2014 GSA Annual Meeting in Vancouver, British Columbia (19–22 October 2014)

Paper No. 134-15
Presentation Time: 12:30 PM


EVANS, Scott D., Geology, University of California at Riverside, Riverside, CA 92501, DROSER, Mary L., Department of Earth Sciences, University of California, Riverside, 900 University Ave, Riverside, CA 92521 and GEHLING, James, South Australian Museum, Adelaide, 5000, Australia

Dickinsonia costata, an iconic Ediacara fossil, occurs abundantly in thin-bedded ripple laminated sandstones of the Ediacara Member of the Rawnsley Quartzite, Flinders Ranges, South Australia. Excavation of 28 medium grained, rippled sandstone bedding surfaces at the National Heritage Site, Nilpena provides the ideal setting for a paleoecological examination of in situ specimens. Twelve of these beds contain ten or more Dickinsonia and the fossil dominates four of these beds.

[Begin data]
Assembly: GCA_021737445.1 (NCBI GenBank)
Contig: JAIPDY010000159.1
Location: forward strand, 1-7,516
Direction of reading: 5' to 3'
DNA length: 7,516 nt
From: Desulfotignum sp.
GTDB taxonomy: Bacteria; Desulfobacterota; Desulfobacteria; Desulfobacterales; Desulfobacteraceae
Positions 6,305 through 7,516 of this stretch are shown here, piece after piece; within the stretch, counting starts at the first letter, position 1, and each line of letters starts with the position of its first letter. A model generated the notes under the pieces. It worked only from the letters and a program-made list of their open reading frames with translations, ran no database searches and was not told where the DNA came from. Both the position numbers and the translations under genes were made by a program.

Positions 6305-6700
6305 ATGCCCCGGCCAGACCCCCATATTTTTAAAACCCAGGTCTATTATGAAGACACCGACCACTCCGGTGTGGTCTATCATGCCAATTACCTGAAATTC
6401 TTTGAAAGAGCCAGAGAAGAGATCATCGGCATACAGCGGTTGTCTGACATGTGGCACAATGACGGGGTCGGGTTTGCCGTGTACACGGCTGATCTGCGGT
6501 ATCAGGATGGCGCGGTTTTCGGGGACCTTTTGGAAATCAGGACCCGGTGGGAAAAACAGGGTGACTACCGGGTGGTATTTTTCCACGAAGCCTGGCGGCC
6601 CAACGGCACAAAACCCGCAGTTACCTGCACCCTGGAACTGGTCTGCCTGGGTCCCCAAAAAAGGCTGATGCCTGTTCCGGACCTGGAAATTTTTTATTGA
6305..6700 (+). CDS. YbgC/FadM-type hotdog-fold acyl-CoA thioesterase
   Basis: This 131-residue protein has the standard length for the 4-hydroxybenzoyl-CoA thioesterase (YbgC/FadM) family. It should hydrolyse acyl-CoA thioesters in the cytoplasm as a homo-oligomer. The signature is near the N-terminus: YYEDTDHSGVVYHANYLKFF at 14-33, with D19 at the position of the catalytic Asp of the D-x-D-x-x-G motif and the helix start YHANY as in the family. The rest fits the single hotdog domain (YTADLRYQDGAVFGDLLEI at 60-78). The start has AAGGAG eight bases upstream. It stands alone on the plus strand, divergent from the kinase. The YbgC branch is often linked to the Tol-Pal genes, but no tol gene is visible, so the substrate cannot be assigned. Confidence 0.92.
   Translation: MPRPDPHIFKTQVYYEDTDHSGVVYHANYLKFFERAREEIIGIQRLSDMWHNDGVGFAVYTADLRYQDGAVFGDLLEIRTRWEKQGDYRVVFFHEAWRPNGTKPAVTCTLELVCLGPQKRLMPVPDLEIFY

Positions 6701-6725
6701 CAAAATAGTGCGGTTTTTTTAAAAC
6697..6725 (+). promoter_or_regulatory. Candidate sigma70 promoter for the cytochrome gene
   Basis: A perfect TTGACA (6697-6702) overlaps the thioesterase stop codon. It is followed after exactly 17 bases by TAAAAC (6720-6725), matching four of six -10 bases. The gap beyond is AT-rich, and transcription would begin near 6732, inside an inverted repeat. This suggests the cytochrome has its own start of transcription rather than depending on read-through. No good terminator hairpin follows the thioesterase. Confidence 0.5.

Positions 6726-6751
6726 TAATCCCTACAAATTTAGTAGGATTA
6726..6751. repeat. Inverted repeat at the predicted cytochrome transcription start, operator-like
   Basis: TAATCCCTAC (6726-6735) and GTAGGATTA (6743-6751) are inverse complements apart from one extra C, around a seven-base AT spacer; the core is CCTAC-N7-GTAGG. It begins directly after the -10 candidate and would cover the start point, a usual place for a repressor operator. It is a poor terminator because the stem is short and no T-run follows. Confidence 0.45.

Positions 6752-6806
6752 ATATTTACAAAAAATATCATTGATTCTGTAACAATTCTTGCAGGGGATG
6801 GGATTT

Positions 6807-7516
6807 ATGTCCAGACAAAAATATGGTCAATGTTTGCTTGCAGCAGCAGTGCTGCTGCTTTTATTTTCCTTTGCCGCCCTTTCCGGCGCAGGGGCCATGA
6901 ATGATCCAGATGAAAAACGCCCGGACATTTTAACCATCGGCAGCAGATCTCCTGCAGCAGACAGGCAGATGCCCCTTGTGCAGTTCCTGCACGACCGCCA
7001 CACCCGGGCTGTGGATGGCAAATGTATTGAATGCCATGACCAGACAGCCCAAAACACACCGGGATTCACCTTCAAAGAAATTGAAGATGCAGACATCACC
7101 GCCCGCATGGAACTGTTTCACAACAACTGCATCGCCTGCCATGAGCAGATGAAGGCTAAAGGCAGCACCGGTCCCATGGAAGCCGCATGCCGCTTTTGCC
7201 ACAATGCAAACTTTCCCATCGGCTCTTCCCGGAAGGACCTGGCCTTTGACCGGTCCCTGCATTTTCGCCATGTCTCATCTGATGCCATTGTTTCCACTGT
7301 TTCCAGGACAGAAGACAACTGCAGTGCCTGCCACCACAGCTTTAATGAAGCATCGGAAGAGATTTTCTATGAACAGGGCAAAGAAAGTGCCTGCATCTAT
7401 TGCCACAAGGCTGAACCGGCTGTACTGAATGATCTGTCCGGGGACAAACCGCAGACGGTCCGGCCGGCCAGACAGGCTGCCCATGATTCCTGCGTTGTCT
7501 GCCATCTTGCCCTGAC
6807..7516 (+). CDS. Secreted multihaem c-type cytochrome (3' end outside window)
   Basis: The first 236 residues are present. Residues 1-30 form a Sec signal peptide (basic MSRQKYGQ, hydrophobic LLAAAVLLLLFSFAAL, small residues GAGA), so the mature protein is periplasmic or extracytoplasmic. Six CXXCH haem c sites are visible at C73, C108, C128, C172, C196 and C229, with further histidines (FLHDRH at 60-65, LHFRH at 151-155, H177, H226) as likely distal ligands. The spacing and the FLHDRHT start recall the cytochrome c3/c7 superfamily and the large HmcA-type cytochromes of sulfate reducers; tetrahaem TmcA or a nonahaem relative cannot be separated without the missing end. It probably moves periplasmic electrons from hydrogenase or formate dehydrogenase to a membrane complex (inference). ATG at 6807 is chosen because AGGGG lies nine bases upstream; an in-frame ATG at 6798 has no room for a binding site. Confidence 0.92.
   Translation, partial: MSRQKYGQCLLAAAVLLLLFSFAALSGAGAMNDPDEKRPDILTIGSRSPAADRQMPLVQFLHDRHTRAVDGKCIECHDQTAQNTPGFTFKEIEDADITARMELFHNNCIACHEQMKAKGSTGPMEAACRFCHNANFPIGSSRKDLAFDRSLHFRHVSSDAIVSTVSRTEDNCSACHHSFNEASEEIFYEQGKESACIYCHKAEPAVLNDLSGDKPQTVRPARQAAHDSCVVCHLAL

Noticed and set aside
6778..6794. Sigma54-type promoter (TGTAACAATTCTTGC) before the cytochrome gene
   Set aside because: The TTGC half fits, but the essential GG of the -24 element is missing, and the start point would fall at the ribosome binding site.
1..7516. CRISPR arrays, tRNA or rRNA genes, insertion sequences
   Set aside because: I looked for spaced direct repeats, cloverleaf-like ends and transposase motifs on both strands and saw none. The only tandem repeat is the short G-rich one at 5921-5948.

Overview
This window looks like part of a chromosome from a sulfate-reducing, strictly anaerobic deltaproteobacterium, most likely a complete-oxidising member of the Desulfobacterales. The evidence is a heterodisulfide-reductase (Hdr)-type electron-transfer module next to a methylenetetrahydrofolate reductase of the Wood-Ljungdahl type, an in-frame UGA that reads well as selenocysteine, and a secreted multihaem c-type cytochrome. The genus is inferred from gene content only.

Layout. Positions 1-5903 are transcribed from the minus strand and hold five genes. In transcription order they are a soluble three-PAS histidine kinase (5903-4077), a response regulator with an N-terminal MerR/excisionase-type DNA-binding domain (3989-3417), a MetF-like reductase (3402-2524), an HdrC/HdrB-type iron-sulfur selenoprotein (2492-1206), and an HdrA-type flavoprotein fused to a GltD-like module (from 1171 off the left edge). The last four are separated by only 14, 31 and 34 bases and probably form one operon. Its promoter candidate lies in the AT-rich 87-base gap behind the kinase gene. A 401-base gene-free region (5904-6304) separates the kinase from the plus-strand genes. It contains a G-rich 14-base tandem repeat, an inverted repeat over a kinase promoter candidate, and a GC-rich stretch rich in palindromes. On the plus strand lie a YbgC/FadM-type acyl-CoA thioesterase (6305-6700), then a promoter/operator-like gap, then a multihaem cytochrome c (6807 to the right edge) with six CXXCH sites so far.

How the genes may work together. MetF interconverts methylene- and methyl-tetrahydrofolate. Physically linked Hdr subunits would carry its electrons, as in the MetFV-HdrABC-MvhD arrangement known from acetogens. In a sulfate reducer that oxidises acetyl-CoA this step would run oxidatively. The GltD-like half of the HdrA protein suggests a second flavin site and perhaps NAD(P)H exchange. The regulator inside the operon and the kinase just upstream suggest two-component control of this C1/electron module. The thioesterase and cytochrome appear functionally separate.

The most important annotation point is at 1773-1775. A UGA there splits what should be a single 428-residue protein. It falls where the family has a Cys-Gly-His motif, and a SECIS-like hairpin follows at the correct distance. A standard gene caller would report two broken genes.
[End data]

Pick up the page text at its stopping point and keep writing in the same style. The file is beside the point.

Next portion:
Body size measurements of over 400 specimens of Dickinsonia costata, taken as the diameter along the long axis of the fossil, show specimens ranging from 5.98mm to 133.34mm with a mean of 35.58mm and a median of 25.54mm. This body size data demonstrates an overall right-skewed distribution, indicating the presence of numerous small specimens with relatively few reaching large size. Investigation of body size variation from bed to bed indicates that on three beds where they are relatively abundant individual D. costata populations display a right skewed distribution similar to the overall distribution of the organism. Interestingly, not all beds display this result. Four beds contain specimens all less than 35mm. Several of these beds have underdeveloped textured organic surfaces and thus, may represent single generations on a freshly exposed seafloor. The remaining five beds consist of normal body size distributions; however, all of these beds contain less than twenty total specimens. Importantly some of the surfaces containing these specimens also show evidence of high-energy storm events (strongly aligned ripped up fronds) and no other small fossils and thus, may be a result of size sorting during storm events. These data suggest that when examining multiple populations, or single populations with high abundances, D. costata exhibits a body size distribution consistent with that of a typical soft-bodied invertebrate. On beds where this is not the case factors beyond simple biology, such as environment, likely influenced these distributions as well, providing additional insight into the depositional and preservational history of the beds.